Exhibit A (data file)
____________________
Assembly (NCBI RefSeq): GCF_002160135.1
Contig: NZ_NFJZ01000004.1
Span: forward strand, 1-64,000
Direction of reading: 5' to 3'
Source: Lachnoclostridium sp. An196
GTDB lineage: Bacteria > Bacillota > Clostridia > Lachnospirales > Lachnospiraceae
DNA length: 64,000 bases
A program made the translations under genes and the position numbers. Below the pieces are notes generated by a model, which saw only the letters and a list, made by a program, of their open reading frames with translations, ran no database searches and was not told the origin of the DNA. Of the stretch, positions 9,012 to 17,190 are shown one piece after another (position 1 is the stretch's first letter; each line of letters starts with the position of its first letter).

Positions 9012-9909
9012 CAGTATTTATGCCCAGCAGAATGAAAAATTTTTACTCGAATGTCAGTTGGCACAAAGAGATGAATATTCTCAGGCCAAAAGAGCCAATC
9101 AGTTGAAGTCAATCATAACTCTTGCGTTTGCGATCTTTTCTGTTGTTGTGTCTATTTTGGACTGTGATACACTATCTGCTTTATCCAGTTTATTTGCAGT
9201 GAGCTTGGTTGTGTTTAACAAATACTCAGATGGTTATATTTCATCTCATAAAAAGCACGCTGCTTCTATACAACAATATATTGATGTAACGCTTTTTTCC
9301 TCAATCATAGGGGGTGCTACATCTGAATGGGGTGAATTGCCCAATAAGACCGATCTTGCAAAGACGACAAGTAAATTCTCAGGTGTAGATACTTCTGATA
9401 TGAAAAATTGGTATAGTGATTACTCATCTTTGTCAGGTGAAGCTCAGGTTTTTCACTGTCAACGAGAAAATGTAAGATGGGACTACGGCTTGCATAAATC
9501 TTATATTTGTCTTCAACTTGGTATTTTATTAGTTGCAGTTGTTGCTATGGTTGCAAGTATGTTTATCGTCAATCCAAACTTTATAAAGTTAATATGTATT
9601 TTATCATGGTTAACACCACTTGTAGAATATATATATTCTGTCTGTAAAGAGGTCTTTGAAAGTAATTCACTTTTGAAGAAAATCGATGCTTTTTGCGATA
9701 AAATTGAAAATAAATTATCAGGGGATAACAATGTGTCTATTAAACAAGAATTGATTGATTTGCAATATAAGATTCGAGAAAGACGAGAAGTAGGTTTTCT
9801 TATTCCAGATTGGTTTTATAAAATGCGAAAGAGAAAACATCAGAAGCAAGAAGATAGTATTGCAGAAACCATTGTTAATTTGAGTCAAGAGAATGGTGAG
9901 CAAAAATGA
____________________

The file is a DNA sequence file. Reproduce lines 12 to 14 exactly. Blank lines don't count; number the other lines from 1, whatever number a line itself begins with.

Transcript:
9201 GAGCTTGGTTGTGTTTAACAAATACTCAGATGGTTATATTTCATCTCATAAAAAGCACGCTGCTTCTATACAACAATATATTGATGTAACGCTTTTTTCC
9301 TCAATCATAGGGGGTGCTACATCTGAATGGGGTGAATTGCCCAATAAGACCGATCTTGCAAAGACGACAAGTAAATTCTCAGGTGTAGATACTTCTGATA
9401 TGAAAAATTGGTATAGTGATTACTCATCTTTGTCAGGTGAAGCTCAGGTTTTTCACTGTCAACGAGAAAATGTAAGATGGGACTACGGCTTGCATAAATC